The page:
D.C. Mayor Muriel Bowser, Deputy Mayor for Education Jennifer Niles and Deputy Mayor for Health and Human Services HyeSook Chung join for a ribbon-cutting ceremony at the new Curious Explorers Child Development Center in northwest D.C. on May 3. (Courtesy photo)

D.C. Mayor Muriel Bowser’s administration seeks to professionalize the child care industry by providing a legal clinic to existing and aspiring proprietors in an effort to address the day care dilemma in the District.

The goal of the legal clinic will be to help care providers understand and navigate the rules and regulations that govern child care facilities in D.C.

“As we work to expand inclusive prosperity and ensure that every Washingtonian shares in our city’s growth, increasing access to high-quality child care providers will help us put more families on a path to long-term economic stability,” Bowser said. “By ensuring that more providers — and potential providers — understand the rules and regulations for operating a high-quality child care center, we can create more child care seats and ensure more families have the resources they need to live, work and grow in Washington, D.C.”

The mayor made the announcement on Wednesday, May 3, at the ribbon-cutting celebration for the new Curious Explorers Child Development Center in Northwest, joined by Deputy Mayor for Education Jennifer Niles and Deputy Mayor for Health and Human Services HyeSook Chung.

The announcement comes amid the administration’s latest initiative, Thrive By Five DC — a citywide effort to connect more families to a wide range of resources that support maternal and child health, behavioral health and early education.

“Most of my career I’ve thought about policy and programs that helps families be healthy and feel supported, so I’m just happy to be working with the mayor and the deputy mayor on the Thrive by Five initiative, which for the first time will try to bring all the resources for parents and providers to the child care space,” Chung said. “Our take is that we’ve done really great in terms of providing pre-K, early intervention and programs here and there, but this is an effort to bring everything together in one place.”

Chung asserts that they want the effort they put into a child’s early years to be connected to their success through high school.

“A lot of people think once they get into kindergarten that’s where education starts and we’re saying actually, no, its prenatally,” she said. “The education of the parent will then impact the education of the child. Parents always look at me like early literacy is a thing and I say, yes, you have to start reading to them when they’re born.”

The administration said to ensure safe, high-quality child care, and to comply with federal requirements, day care and in-home child care centers in the District must comply with rules and regulations relating to safety and programming.

The upcoming free legal clinic, which will take place Saturday, June 3, at Eastern High School in Northeast, will feature speakers, activities and other resources to help potential and existing child care providers understand these rules and regulations.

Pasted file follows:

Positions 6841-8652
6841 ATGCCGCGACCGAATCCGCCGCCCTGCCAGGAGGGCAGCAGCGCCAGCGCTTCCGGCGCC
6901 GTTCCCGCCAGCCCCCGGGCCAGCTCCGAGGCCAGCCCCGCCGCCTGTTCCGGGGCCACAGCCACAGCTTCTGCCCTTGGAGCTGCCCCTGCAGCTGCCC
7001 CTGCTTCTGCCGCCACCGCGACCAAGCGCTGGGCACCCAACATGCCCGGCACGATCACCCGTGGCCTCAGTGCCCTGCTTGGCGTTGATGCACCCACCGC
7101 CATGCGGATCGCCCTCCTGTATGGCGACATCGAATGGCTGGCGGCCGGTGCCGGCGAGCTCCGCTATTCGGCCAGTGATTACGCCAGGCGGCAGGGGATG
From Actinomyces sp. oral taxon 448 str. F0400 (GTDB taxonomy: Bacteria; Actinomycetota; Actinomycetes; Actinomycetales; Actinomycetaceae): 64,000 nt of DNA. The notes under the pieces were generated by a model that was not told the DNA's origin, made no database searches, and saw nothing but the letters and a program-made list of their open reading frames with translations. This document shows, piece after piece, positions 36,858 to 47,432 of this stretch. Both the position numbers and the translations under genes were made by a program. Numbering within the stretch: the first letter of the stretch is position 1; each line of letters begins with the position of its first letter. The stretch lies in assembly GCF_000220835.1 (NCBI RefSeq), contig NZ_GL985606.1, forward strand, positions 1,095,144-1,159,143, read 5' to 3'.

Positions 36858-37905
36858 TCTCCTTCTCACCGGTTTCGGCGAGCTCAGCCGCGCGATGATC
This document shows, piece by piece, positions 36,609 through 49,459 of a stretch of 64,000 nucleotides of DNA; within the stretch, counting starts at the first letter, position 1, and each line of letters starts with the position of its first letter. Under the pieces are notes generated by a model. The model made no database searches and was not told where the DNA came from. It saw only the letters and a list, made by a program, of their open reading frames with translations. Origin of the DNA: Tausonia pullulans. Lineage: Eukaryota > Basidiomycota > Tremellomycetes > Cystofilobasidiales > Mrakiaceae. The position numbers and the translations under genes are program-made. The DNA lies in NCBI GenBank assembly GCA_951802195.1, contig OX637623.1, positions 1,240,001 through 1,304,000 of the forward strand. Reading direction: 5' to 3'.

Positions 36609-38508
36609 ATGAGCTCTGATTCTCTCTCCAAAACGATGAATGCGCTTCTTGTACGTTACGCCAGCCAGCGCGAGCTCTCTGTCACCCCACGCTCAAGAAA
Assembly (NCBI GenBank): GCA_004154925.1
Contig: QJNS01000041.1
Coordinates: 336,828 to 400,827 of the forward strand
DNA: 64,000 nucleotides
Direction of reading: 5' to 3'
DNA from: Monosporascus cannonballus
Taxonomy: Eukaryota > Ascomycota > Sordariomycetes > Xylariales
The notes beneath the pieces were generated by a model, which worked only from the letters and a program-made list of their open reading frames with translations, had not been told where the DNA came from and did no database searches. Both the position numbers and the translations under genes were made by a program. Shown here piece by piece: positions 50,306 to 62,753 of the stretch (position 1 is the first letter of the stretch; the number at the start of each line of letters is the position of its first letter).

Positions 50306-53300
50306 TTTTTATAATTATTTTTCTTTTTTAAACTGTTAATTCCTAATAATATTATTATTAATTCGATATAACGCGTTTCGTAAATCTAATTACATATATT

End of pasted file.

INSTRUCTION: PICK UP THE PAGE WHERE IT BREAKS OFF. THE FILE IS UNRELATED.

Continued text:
The legal clinic will be added to the list of District partnerships with the DC Bar Pro Bono Center.

“We know how important child care is to families in our growing city,” Niles said. “The more we provide these types of services, the more students we will set up for success. I thank the DC Bar Pro Bono Center for their partnership.”

Last month, the mayor announced that “DC Values in Action: A Roadmap to Inclusive Prosperity,” her fiscal year 2018 budget and financial plan, which included a $15.3 million investment to increase access to infant and toddler child care options in D.C.

Over the next three years, the investment will create an additional 1,300 infant and toddler seats and support 300 D.C. residents gain certification as educators for infants and toddlers.

“The 15.3 million investment has a couple key components,” Niles said. “One is focused on increasing the number of infant and toddler seats. We have about 27,000 toddlers and we have about 8,000 seats for child care centers.

“Through this investment we will seek to expand the number of seats by 1,300.” she said. “In addition, 13 million will be used towards facilities grants.”

Niles said that the rest of the allocated funds will be invested in human capital, such as assisting teachers with bachelor degrees and creating a career pathway for high school students who want to go into the child care industry.

“We know that child care is a complex thing,” she said. “You don’t get to pull one lever and everything’s better, but we are trying this to address the child care shortage.”

Sarafina Wright –Washington Informer Staff Writer

Sarafina Wright is a staff writer at the Washington Informer where she covers business, community events, education, health and politics. She also serves as the editor-in-chief of the WI Bridge, the Informer’s...

Leave a comment

Your email address will not be published. Required fields are marked *

Yes, I would like to receive emails from Washington Informer Newspaper. Sign me up!


By submitting this form, you are consenting to receive marketing emails from: Washington Informer Newspaper, 3117 Martin Luther King Jr. Ave SE, Washington, DC, 20032, https://www.washingtoninformer.com. You can revoke your consent to receive emails at any time by using the SafeUnsubscribe® link, found at the bottom of every email. Emails are serviced by Constant Contact